What do I do on the first day of class?

We asked contributors to talk about how they spend the first day of class is a randomization-based course.  The three contributors focused on motivating the study of statistics and introducing students to key ideas, whether or not the curriculum is randomization-based.

Getting Students Excited about Statistics Kari Lock Morgan
First Day of Class: Observational Units and Variables Allan Rossman
Teaching by Chance Rob Gould
Introducing the Logic of Inference on Day One Soma Roy

Click here to view snippets.

One thought on “What do I do on the first day of class?

  1. Tim Erickson

    I used the activity mentioned in the link below in my high-school non-AP course when we started randomization-based inference. But this year I’m teaching a college course in the Spring (2015) so I might use the “Aunt Belinda” situation from that post on Day One. I think this fits in Rob’s paradigm. (Hey! I got to use paradigm in a post! )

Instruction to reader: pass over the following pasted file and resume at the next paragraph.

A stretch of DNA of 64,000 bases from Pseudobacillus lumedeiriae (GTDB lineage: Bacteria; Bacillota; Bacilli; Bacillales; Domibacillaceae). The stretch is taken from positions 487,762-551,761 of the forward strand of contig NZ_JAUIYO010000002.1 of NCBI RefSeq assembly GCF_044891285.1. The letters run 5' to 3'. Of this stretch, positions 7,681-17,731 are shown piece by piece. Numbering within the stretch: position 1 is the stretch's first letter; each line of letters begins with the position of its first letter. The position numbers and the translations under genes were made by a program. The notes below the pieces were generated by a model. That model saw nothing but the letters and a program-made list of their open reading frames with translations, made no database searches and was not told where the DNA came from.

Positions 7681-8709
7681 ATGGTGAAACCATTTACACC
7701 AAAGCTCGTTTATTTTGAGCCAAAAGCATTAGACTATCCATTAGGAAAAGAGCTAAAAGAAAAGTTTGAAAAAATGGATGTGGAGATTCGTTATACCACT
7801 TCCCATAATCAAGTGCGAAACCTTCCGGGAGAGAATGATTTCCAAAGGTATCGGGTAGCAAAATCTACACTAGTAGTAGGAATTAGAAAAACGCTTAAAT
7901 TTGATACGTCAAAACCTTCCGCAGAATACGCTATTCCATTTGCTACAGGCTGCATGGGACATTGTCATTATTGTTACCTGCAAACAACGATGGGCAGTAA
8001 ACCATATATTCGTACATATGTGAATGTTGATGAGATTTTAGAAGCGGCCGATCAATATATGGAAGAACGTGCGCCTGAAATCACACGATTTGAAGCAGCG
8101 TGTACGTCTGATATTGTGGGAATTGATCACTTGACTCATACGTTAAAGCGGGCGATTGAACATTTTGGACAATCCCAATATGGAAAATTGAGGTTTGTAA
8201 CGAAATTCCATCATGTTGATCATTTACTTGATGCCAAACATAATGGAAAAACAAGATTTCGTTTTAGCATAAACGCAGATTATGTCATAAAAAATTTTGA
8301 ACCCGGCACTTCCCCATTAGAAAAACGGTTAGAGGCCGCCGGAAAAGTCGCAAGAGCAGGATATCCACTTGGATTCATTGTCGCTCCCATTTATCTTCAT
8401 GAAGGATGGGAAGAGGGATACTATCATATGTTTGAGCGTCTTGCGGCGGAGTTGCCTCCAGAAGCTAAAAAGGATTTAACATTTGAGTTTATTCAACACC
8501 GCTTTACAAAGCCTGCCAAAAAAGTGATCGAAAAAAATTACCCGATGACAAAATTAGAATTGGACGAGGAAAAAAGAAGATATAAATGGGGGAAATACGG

Or I might do something more like Kari’s, which has been super-effective for me in the past. I tend to use US Census data (because I’m a Fathom guy and Fathom makes Census microdata so easy to get). The task has been to get some data, make a bunch of graphs, and try to understand what they say. THEN you find something interesting to you, and make a “claim”: a statement that can be either true or false. Finally, you have to come up with a data display—some visualization—that speaks to the claim one way or another.

    As Keri says, this gives students a lot of ownership: these Census claims are often personal and powerful: “Blacks get less education than others” from an African-American student. “The older an Asian is, the more likely he or she is an immigrant.” “Women get paid less than men.”


Leave a Reply

Your email address will not be published. Required fields are marked *